• Serena Dameron, "Surface ocean acidification prior to the K/Pg boundary, a volcanic-induced event." University of Mass. Amherst, USA.
  • Matthew DeCesare, "Establishing the timing and cause of West Antarctic Ice Sheet retreat in the Eastern Ross Sea using in situ foraminifera" Louisiana State University, USA.
  • Adriane Lam, "Late Neogene history of the Kuroshio System and plankton evolutionary implications." University of Mass. Amherst, USA. 


  • Janet Burke, "Establishing a relationship between foraminiferal community morphology and environmental conditions," Yale University, USA.
  • Marissa Davies, "Foraminiferal biostratigraphy and paleoenvironmental conditions of the Late Cretaceous Kanguk Formation, Ellesmere Island, Nunavut, Canada," Carleton University, Ontario, Canada.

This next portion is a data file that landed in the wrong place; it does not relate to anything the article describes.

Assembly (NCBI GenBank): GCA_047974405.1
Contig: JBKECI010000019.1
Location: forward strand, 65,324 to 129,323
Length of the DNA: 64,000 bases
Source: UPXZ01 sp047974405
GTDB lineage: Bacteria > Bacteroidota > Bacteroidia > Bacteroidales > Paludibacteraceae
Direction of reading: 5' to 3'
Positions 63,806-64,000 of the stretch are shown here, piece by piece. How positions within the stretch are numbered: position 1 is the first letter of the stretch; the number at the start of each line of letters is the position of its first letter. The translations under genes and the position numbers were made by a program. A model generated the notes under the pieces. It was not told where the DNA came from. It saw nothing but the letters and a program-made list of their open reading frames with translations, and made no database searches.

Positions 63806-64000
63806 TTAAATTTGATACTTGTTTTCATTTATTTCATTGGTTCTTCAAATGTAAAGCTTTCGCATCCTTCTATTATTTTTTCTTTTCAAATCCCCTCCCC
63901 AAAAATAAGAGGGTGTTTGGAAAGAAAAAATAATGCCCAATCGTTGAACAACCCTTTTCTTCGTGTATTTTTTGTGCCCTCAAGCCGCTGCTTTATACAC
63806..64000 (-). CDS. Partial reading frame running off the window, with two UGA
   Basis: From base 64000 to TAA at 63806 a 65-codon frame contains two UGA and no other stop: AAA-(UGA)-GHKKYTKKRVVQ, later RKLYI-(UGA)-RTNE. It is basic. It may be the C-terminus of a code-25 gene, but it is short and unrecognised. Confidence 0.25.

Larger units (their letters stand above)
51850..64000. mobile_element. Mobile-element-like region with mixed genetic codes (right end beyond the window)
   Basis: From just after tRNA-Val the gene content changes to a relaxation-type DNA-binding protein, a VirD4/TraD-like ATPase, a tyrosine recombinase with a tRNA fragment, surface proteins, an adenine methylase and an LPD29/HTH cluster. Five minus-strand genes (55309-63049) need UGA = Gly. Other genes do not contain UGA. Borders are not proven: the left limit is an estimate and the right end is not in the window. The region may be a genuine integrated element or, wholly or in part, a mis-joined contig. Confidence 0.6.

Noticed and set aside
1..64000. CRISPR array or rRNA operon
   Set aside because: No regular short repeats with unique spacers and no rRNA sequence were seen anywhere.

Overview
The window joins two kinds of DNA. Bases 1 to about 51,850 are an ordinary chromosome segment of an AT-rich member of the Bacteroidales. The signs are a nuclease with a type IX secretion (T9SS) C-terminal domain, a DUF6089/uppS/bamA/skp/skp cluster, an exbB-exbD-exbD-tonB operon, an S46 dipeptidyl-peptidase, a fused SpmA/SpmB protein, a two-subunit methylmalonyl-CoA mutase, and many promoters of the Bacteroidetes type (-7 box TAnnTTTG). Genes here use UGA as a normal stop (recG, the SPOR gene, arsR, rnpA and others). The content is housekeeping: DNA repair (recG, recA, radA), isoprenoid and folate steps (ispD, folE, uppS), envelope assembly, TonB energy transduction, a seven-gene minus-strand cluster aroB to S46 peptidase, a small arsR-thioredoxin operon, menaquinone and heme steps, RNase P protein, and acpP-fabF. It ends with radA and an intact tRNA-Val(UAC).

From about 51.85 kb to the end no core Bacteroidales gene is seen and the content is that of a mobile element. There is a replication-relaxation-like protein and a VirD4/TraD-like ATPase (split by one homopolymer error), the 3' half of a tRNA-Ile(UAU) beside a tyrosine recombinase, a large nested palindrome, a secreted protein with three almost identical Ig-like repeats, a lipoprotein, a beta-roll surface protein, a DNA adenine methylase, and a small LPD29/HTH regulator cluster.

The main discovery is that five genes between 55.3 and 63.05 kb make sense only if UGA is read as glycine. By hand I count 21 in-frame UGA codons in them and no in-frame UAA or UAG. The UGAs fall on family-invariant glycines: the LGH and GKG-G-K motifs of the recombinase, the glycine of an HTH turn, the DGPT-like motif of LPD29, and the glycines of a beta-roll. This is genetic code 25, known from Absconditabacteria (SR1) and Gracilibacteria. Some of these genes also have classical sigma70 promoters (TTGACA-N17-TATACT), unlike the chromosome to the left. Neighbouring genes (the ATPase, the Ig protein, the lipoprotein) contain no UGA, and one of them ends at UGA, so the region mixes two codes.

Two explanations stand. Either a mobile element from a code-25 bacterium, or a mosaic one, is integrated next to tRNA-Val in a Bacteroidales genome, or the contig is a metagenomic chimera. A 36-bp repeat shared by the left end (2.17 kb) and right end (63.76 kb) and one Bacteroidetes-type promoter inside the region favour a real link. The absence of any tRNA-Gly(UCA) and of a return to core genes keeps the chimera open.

• Raquel Robles-Salcedo, "New methodology for the determination of the shell-architecture in Siderolitidae (Upper Cretaceous larger foraminifera): the 3D techniques and their applications," Universitat Autònoma de Barcelona, Spain. 
  • Alex Quesnel, "Cretaceous polar environments: bio- and chemostratigraphic correlations between the Polar and northern Western Interior seas," Carleton University, Ontario, Canada. 
  • Russell Bicknell, "Evolutionary pattern and process in the late Neogene planktonic foraminiferal group Globorotalia (Truncorotalia)," Victoria University of Wellington, New Zealand.


  • Roselis Salazar Ramirez, “Lower Toarcian foraminiferal biostratigraphy from San Andrés section (Basque-Cantabrian basin, Spain),” University Complutense of Madrid, Spain.